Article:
November 26, 2014

Williston Workwear adds uniqueness to marketplace

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May 19, 2011

By Steven Frank
Observer staff

Williston Workwear opened on Harvest Lane in Williston, near the U.S. 2 intersection, on March 10. (Observer photo by Steven Frank)

Adorned with reflective, yellow, waterproof attire on one end of a wall and white chef’s clothing hung on the other, it doesn’t take long to figure out that Williston Workwear is not a typical outfitting store.

Personal service and attention from owner Matt Cohen, which sometimes extends to his pet dog and in-store companion, Apollo, offer another unique element.

From consumers of overalls to chef uniforms to work shoes, Williston Workwear owner Matt Cohen plans to grow his new business ‘one customer at a time.’ (Observer photo by Steven Frank)

And that’s just the way Cohen wants it.

“We do not want to give any secrets away, but we want to treat our customers the way we’d like to be treated when we go shopping,” said Cohen, 57. “In an electronic world where so many interactive functions have now become minimized by new technology, we hope that our old fashioned customer service and comfortable shopping environment is what the area is looking for.”

Williston Workwear opened on March 10 on Harvest Lane in Williston, between Buttered Noodles and Harvest Equipment. Since that day, Cohen has been working long hours to grow the business “one customer at a time.”

Merchandise, which Cohen said will continue to grow little by little, features a little something for everyone but focuses on clothing for non-office employees. Items include hospital scrubs, construction apparel, work boots, slip-resistant shoes for those who work in kitchens, and Army/Navy apparel.

“The Williston Fire Department has bought boots from us. (Williston) Public Works knows about us, we had someone from there come in, so the word is starting to get out there,” said Cohen, who lives in Fairfax.

Cohen doesn’t brag about his store’s condition – one time even referring to it as a “mess” – but the former owner of Phil’s Trading Post in Essex Junction who spent the last five years as an outside sales representative promotes the quality of his merchandise.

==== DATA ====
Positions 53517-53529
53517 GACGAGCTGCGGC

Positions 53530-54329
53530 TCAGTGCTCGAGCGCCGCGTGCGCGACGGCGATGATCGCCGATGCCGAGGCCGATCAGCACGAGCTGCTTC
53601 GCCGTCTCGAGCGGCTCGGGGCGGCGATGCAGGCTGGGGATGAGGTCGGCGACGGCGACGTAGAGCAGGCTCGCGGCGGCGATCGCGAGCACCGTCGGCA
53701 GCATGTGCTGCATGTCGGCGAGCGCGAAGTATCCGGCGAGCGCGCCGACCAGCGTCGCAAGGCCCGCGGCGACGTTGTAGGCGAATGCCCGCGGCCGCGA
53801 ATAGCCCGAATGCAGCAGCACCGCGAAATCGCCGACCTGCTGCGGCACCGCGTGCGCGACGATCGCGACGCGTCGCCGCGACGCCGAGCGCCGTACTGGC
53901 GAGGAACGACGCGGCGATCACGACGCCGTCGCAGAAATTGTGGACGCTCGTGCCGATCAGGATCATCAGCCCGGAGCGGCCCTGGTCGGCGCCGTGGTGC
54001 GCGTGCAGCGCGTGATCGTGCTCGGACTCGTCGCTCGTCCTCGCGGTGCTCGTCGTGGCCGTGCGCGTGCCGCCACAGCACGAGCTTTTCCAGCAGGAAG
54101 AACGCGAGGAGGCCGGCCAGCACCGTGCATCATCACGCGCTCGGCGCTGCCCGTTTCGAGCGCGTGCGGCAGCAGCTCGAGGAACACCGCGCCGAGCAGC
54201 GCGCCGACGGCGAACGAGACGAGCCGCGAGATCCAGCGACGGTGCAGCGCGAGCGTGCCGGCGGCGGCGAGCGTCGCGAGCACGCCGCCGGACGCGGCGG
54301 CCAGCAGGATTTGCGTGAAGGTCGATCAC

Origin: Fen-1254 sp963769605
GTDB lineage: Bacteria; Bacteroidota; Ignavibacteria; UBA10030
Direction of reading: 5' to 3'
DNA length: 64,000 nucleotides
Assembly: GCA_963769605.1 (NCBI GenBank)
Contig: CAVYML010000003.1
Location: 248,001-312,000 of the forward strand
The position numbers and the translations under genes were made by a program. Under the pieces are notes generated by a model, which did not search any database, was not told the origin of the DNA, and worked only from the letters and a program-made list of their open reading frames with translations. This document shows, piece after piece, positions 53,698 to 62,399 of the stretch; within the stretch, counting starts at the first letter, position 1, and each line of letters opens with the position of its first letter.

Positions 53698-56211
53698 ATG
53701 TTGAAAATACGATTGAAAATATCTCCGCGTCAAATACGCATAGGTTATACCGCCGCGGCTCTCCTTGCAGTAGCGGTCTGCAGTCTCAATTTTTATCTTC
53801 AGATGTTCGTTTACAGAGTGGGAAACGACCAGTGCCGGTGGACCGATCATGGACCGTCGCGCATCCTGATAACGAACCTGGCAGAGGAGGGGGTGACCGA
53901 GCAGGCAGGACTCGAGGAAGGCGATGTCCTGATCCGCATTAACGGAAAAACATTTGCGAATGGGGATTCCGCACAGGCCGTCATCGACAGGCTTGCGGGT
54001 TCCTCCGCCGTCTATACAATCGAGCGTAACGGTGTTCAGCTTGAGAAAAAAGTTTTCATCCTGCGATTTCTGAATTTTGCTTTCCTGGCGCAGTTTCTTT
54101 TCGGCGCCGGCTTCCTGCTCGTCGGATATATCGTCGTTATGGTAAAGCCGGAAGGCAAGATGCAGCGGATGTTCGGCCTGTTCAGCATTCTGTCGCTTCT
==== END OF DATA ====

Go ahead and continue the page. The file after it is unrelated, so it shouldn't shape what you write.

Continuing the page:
He doesn’t carry items by Carhartt, which he said is the name brand for much of the merchandise he sells, but stressed that his pants and footwear are durable and comfortable.

“Look at the riveted pockets – that helps prevent tearing. It’s a lot of pant for $38,” Cohen said.

Some of the brands Cohen carries include Dickies, Thorogood, and Big Bill, which is based in Canada but has a distribution center in Newport.

“We are a premiere dealer for Big Bill products. They are a great company, and at this time their focus is on industrial work clothes and flame resistant apparel for all types of industries,” Cohen said.

Cohen, who didn’t want to comment on his store’s competition and even stated at one point that he “doesn’t have any competition,” pointed to a pair of Dickies canvas pants that he sells for $29.99. Cohen said a consumer could easily pay between $15-20 more in another store for a pant of less quality.

“People pay for the name but (Dickies and Thorogood) make great stuff,” Cohen said.

Looking ahead, Cohen plans to add more work boots from Thorogood and items for women. He also plans to add more protective apparel, such as flame-resistant clothing for electrical and utility employees.

Cohen and Stephanie Thompson, who works for F.W. Webb in Williston during the day and assists Cohen in the evening and on weekends, agree that business could be busier. The duo believe the store’s location near the Harvest Lane-U.S. 2 intersection in Williston is ideal, but that business has been slow because of poor weather and a lack of promotion on their part. Thompson said they plan to have a grand opening that could occur at the end of the month.

“The customers that we’ve had so far seem excited. We have a good atmosphere to come into,” Thompson said. “A lot of people remember Matt (from Phil’s Trading Post). People missed that store.”

Thompson, who does the customer’s books and rearranged much of the store last weekend to accommodate the additions of nurse scrubs and chef uniforms, believes Williston Workwear’s dynamics will eventually lead to increased popularity.

“We live in a world where it’s self serve – get in and get out,” Thompson said. “Matt measured a guy for shoes. He was a B-width, which is unusual for a guy. Matt called, ordered it, and he got it in a few days. Now that guy has shoes that will be comfortable, and help his feet and knees. Where else are you going to get that? That’s our whole concept.”

 

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